Impossible objects, Composite-based additive manufacturing (CBAM) company has announced a partnership with TIGER Coatings, powder coatings & digital printing solutions provider that will focus on enhancing its line-up of high-performance 3D printing materials
The collaboration will bring together experiences in the development of thermoset-based 3D printed composites to achieve and enhance materials that offer a high strength-to-weight ratio which, when combined with the CBAM process. These materials will be able to deliver lightweight parts with a performance similar to that of metals.
Additional benefits of objects printed with thermoplastic materials is the ability of the parts to retain shape at high temperatures, outstanding chemical resistance, dimensional stability, and flame-retardancy.
“We’re thrilled to be collaborating with Impossible Objects to unlock the potential of what was once considered an unworkable material,” said Dr. Clemens Steiner, Chief Executive Officer at TIGER. “By leveraging Impossible Objects’ CBAM technology, more industries than ever before can reap the benefits of thermoset composites through 3D printing.”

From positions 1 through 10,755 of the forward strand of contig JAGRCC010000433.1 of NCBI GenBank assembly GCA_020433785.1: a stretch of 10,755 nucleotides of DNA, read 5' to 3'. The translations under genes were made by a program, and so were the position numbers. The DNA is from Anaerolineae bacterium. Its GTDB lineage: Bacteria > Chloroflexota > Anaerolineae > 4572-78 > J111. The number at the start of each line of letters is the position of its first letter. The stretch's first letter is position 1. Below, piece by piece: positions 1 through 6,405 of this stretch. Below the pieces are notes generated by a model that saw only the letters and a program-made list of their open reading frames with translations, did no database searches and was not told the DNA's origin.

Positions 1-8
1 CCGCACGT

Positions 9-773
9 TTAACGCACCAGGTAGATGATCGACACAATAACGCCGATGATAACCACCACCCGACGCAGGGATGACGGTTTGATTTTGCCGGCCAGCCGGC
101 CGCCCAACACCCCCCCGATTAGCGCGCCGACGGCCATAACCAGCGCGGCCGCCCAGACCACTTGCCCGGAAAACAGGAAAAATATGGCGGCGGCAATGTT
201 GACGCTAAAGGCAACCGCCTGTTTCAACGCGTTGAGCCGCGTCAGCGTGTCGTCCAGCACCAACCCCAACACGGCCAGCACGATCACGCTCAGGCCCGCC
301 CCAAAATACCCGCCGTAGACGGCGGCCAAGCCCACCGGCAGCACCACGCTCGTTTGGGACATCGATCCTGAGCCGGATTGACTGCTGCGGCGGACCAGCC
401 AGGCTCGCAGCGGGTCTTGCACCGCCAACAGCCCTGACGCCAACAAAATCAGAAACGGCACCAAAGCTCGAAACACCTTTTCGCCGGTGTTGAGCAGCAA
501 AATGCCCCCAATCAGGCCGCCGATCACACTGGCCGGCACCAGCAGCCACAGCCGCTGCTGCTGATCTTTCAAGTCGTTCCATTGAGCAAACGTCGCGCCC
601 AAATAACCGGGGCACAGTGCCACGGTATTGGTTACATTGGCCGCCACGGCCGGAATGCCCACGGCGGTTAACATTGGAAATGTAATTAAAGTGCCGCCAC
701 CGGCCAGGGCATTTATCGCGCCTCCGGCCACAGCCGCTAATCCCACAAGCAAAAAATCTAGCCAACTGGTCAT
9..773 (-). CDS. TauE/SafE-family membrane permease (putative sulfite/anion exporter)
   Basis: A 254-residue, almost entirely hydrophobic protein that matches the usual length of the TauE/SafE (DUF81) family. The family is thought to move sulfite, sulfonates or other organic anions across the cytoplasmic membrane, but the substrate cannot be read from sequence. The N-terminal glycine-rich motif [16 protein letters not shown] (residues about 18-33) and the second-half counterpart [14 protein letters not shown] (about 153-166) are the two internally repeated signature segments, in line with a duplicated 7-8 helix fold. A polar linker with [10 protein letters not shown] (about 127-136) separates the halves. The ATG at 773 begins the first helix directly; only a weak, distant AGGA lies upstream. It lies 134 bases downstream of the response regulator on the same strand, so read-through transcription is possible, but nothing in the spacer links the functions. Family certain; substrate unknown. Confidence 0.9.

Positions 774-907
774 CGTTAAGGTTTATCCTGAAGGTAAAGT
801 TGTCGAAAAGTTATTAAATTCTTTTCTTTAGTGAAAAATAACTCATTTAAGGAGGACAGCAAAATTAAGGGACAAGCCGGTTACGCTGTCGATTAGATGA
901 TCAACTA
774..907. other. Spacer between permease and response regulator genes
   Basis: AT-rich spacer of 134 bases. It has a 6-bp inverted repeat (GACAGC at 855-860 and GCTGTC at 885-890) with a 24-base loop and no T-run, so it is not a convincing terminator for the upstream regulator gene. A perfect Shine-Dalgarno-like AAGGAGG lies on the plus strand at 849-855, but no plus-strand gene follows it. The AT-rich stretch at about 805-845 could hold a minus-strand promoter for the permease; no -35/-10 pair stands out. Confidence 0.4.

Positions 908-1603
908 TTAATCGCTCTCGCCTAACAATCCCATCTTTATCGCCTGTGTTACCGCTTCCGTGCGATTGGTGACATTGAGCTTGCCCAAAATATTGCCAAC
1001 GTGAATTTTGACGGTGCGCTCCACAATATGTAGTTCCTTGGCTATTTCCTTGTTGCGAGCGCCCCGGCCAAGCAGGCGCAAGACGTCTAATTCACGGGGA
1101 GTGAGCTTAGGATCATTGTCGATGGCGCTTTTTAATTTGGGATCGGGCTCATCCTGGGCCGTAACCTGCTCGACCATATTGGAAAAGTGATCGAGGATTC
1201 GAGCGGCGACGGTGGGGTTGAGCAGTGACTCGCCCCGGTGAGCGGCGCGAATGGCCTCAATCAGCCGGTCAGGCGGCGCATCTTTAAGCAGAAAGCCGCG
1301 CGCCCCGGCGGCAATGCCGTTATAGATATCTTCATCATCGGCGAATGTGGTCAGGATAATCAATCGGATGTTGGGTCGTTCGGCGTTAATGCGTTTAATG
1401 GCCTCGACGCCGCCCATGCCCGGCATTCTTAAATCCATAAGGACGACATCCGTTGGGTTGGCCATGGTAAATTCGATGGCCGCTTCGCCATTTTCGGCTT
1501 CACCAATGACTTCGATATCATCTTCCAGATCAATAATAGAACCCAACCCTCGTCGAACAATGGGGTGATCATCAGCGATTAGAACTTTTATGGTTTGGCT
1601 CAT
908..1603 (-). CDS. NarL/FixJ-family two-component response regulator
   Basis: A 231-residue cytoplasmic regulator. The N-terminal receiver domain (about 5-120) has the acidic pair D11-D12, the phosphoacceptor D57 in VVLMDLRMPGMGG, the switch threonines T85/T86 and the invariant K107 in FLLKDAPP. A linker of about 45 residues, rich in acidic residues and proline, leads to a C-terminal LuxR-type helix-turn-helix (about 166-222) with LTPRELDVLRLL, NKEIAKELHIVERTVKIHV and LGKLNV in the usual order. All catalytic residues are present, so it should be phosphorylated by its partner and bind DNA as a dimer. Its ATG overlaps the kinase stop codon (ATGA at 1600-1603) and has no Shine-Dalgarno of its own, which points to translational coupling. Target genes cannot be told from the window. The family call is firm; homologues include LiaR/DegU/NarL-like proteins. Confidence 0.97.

The collaboration hopes to develop materials that will make 3D printing parts up to ten times faster than conventional 3D printing systems with the latest CBAM-2 model capable of printing sheets now up to 12 x 12 inches in size. The material will come to add to Impossible Objects list of CBAM compatible materials which includes carbon fiber and fiberglass sheets paired with PEEK, PA 6, PA 12, and most other thermoplastics
“From shoes to aircraft, 3D printing will completely transform manufacturing across industries,” said Bob Swartz, Founder, and Chairman at Impossible Objects. “Our collaboration with TIGER demonstrates the key advantages of our CBAM process, including faster speed, better material properties, and a wider range of materials along with better dimensional accuracy.”
The announcement coincides with the news that two new customers, The Rochester Institute of Technology and Thinking Robot Studios, have adopted Impossible Objects’ CBAM-2 machines for use in multifunctional 3D printing R&D and orthopedic solutions respectively. The company also added that Wichita State University’s National Institute for Aviation Research has begun initial steps in utilizing the technology to design and test composite aerospace parts and prototypes.